Tillman’s recent portfolio is broken up into two categories – the Luminant Point Arrays, (seen above) made from color television sets, and the darker, more stark shapes of the Luminant Screen Shapings which are taken from black and white televisions (seen below). The more recent Screen Shapings lack color and some variation, but also have a more delicate, line-based visual strength. (via booooooom)
Salão Coboi is not a singular artist like you’d assume from the sound of the name, but rather a collective of individuals based in Portugal. They hit major attention on the blogosphere in 2011 when they did a project named Generation H, in which they sculpted figures wearing clothes modeled after actual items by haute couture houses like Prada, Alexander Wang, and Junya Watanabe. And there’s just something charmingly unique and European about the characters Salão Coboi create, which really makes me feel the same positive energy I get whenever I look at the wonderful designs of The Yellow Submarine and Wallace & Gromit. However, Salão Coboi have taken that kind of work to the next level by making it not just for children, but also adults as well. Beautiful/Decay featured the work of Salão Coboi a lift bit ago HERE.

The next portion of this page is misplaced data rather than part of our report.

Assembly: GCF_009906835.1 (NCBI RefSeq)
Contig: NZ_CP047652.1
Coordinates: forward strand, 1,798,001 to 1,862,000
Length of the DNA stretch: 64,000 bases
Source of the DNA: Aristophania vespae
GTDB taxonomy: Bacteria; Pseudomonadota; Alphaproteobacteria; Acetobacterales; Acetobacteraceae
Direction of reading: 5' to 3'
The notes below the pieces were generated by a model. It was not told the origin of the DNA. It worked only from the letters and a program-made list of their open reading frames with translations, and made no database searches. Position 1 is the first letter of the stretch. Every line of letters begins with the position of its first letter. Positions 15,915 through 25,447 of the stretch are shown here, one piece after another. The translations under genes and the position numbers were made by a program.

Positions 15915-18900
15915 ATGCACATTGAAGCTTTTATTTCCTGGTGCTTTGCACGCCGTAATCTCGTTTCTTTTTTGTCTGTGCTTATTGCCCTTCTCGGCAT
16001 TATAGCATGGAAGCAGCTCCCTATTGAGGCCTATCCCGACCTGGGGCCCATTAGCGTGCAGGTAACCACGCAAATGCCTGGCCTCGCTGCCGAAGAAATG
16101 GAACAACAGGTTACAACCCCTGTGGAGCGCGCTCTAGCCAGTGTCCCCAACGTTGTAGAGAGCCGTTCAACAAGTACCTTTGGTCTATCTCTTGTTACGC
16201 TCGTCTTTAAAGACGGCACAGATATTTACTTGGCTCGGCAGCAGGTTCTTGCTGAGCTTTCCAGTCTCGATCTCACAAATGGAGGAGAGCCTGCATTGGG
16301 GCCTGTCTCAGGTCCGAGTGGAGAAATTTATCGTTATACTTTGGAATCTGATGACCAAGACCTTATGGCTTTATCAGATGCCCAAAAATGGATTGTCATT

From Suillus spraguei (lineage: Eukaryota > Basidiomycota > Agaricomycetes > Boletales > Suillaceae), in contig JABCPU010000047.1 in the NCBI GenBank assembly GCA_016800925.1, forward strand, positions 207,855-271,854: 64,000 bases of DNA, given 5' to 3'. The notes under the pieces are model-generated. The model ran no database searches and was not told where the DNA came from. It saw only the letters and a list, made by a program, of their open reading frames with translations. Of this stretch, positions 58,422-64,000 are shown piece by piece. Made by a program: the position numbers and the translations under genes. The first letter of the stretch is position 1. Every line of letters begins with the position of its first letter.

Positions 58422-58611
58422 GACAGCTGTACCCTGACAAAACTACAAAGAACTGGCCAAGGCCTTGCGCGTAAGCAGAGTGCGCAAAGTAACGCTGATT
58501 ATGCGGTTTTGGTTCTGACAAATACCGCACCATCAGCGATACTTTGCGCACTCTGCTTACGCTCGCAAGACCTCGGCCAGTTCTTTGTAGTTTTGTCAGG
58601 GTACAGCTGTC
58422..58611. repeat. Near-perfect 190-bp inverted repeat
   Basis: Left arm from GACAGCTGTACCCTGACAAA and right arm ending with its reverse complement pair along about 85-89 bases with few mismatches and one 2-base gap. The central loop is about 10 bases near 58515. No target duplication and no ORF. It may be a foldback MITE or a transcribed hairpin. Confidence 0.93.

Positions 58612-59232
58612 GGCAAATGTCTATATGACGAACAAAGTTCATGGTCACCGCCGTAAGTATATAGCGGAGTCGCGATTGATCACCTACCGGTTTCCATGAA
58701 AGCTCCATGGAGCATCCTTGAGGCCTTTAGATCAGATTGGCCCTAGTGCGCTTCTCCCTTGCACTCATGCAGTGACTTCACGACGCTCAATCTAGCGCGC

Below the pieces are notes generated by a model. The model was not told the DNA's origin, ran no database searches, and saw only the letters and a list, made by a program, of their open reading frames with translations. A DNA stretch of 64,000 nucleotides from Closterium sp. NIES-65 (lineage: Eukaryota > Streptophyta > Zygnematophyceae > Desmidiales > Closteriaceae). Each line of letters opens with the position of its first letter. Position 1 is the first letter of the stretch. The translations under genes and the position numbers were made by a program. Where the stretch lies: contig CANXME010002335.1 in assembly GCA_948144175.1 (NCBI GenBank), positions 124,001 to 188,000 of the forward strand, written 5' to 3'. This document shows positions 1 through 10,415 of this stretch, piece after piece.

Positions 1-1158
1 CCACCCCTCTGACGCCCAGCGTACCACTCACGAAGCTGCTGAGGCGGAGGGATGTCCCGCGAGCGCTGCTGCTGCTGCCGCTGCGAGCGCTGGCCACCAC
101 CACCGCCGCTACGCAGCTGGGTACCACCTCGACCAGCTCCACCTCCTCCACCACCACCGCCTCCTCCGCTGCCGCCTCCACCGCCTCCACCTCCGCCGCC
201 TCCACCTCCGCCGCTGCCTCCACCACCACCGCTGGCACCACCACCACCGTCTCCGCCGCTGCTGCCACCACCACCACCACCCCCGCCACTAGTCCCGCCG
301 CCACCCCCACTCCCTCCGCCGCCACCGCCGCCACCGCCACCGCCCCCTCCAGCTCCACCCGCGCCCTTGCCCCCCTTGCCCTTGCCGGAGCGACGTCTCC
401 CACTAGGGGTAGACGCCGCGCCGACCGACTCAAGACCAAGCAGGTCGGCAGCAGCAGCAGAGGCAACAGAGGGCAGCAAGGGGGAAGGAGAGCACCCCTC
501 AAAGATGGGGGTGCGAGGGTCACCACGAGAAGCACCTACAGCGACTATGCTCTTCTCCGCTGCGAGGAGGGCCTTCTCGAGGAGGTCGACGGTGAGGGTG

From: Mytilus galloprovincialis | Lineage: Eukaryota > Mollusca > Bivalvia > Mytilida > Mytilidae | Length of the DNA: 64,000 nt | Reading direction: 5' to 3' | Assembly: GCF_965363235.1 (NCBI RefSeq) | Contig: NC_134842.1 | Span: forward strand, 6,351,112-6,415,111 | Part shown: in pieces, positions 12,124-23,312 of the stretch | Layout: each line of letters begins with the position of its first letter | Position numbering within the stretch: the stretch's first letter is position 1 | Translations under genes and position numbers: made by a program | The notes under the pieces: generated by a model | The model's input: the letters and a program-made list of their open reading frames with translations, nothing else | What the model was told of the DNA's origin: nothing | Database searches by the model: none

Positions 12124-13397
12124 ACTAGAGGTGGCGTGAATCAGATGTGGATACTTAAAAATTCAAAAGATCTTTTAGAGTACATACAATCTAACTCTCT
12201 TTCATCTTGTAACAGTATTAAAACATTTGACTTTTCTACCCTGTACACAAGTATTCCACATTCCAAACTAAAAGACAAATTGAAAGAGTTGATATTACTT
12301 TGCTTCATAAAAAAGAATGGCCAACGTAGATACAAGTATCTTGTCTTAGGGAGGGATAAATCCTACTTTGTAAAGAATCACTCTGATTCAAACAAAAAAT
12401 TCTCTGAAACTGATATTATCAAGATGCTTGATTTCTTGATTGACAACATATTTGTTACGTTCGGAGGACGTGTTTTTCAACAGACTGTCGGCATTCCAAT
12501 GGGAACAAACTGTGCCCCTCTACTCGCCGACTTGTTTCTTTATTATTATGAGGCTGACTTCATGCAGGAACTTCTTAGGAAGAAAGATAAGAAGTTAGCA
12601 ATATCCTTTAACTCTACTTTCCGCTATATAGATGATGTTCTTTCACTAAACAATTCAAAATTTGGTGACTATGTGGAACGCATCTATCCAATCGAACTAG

Painter David Marc Grant‘s fantastical, somewhat neo-surrealist paintings on panel showcase a sophisticated sense of both color and composition. The layers of each piece seem to prop up the next, leaving plenty of corners and pockets for Grant to explore his interest in small detail and pattern. Although the compositions are mostly abstract collisions of geometric shapes and thick, viscous liquids—the artist positions the work as a mirror for the collapse of contemporary society. Grant’s inclination for abstraction disguises these artistic intentions in an attractive blend of quirkiness and color, leaving the viewer with a candy-coated version of dystopian landcape.
There’s a pervasive sense of childlike fantasy that seems to underline many pop surrealist works. Make-believe animals that don checkered coats, tight rope walkers and re-imagined cats all vibrate within and beyond the confines chosen by each artist at hand.
The alluring world of pop surrealism frequently ushers in a sense of mythical innocence and humor, unifying the superficial world of popular culture with the recesses of the unconscious. With underlying themes of fragility and the macabre delicately hidden beneath a veil of cultural kitsch, saccharine sweet dreamscapes transform and redefine a caustically bright world enamored with packaged goods. The fantastical worlds created through the lens of the following artists explores the relationship between the seemingly pristine and the accompanying bittersweet decay that dwells beneath it. Featured artists include: Casey Weldon, Mac Sorro, Rafael Silveira, Leslie Ditto, and Britt Ehringer.